Isaac Newton was the most famous scientist of his generation. One of his major accomplishments was the application of the law of gravity to the motion of planets, the path of comets, and the influence of the moon on ocean tides. He also wrote a comprehensive book on optics which corrected numerous earlier mistaken ideas about light. He developed the mathematics of differential and integral calculus. He carried out extensive chemical experiments and did biblical research on the concept of the Trinity but chose to keep these findings hidden from publication. After age fifty, he became politically active as a member of Parliament, was appointed by King James I to oversee the coinage of money, was knighted by Queen Anne in 1705, and became president of the Royal Society for some twenty years. At his death, he received a state funeral and was entombed at Westminster Abbey.
James Gleick quotes a memorable statement attributed to Newton after he had become famous: “I don’t know what I may seem to the world, but, as to myself, I seem to have been only like a boy playing on the sea-shore, and diverting myself in now and then finding a smoother pebble or a prettier shell than ordinary, whilst the great ocean of truth lay all undiscovered before me.” Such an expression of modesty from a man of tremendous accomplishments and the recipient of the highest honors is remarkable. In this biography, however, Gleick gives a more human portrait of Newton, showing him sometimes involved in petty quarrels with fellow scientists, embellishing his own reputation, and reluctant to admit errors in his work.
Isaac Newton was born in 1642 at Woolsthorpe, a small village some hundred miles north of London. His father died shortly before he was born, and his mother remarried soon after, leaving the young child to be raised by his grandmother. During his youth, England was torn by a civil war, the so-called Great Rebellion, with roaming bands of mercenary troops plundering the countryside for supplies. The monarchy eventually was reestablished after the death of Oliver Cromwell in 1658. Newton learned to read and write at a country school. At home he built a sundial that was precise enough to tell the time of day to within fifteen minutes.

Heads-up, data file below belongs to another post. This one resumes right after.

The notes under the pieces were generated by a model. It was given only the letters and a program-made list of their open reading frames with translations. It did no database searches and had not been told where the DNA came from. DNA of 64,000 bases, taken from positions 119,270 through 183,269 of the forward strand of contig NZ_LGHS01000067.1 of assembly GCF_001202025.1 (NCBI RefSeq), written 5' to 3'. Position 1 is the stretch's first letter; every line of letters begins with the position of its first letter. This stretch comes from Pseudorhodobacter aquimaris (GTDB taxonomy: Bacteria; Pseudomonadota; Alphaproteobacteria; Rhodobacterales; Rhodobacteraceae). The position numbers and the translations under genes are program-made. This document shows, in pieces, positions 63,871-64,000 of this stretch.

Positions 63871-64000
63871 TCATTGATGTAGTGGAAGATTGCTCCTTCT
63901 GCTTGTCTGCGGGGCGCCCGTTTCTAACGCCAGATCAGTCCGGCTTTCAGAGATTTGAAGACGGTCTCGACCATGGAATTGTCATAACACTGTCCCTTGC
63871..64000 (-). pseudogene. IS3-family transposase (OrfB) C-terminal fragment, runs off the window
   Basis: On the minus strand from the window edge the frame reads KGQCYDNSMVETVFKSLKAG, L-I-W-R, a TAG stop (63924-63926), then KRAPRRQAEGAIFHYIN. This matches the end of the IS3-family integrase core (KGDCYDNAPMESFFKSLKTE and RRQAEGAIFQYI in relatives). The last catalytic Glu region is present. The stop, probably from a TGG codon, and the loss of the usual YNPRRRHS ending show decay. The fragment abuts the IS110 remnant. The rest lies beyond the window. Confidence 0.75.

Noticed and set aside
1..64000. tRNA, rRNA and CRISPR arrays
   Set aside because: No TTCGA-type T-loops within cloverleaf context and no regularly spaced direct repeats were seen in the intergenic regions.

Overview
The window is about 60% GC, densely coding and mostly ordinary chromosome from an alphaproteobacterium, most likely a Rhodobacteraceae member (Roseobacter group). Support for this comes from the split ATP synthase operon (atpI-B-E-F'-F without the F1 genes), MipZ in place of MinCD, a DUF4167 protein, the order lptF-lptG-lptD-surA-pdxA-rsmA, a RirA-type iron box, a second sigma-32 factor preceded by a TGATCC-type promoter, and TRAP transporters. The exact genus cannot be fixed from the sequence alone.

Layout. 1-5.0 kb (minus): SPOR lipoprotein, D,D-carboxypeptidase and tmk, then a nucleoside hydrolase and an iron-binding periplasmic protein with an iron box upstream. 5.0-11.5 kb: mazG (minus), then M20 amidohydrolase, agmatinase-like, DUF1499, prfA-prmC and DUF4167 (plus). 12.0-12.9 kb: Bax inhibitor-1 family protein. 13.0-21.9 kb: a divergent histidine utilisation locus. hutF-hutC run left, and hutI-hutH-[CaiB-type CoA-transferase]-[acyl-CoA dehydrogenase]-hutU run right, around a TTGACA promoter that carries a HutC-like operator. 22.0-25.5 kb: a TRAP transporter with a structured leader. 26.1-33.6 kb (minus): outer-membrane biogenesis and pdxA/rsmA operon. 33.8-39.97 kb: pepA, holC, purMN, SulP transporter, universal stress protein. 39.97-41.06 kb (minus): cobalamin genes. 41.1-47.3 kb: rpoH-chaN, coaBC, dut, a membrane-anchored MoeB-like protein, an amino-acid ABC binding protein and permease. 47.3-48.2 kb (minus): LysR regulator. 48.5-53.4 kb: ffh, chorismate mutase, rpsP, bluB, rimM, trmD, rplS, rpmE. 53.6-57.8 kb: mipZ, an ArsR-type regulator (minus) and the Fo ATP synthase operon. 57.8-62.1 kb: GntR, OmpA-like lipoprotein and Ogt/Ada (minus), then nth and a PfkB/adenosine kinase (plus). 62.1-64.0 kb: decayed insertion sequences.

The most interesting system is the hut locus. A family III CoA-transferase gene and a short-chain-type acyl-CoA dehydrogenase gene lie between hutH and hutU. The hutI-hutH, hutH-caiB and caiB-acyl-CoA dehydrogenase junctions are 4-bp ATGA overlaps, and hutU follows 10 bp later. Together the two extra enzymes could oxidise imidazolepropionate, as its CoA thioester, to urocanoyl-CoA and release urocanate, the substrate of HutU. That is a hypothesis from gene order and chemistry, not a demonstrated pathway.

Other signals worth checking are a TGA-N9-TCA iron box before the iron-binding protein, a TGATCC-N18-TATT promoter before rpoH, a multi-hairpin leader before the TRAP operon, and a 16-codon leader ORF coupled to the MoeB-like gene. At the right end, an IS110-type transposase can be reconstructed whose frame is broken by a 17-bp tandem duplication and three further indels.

From ages ten to sixteen Newton attended school at Grantham, about eight miles from home, where he lived in the house of the local apothecary as a boarder. He is portrayed as a curious child, building a scale model of a water-powered mill that allowed him to study how gears, levers, and pulley wheels worked. A small notebook kept by Newton at this age has survived to modern times, showing his developing interests: geometrical figures, a water clock, kite flying, Latin phrases, and a word list of more than two thousand nouns. Gleick quotes numerous primary and secondary sources of biographical information about Newton in sixty pages of endnotes.
At age sixteen, Newton was called home by his mother to manage the land and tend to the farm animals. He was negligent in his duties, however, preferring to read books while fences went unrepaired and animals got out to a neighbor’s land. His Grantham schoolmaster intervened to get him admitted to Cambridge University in June of 1661. There he was introduced to Aristotle’s classical worldview but also heard about the theoretical possibility that the earth moves in an orbit around the Sun. Newton began keeping a notebook with questions about many topics: How can a cannonball continue to move in flight when nothing is pushing it; what causes the ocean tides; does matter fill all space or can there be a vacuum; what is light and how does it travel through space? He was not satisfied with traditional answers to such questions. Aristotle had justified disagreements with his teacher by saying, “Plato is my friend, but truth is my greater friend.” Newton wrote this same aphorism into his notebook but substituted Aristotle for Plato. In his third year at Cambridge, Newton came under the influence of Isaac Barrow, a newly appointed professor of mathematics. He attended Barrow’s lectures on Euclidian geometry and was introduced to algebraic equations. In his private notebook Newton set mathematical problems for himself such as finding the tangent to a curved line, a familiar type of problem assigned in a modern calculus course.
In 1665, when Newton was twenty-three and in his fourth year of study at Cambridge, an outbreak of plague started in London. It...
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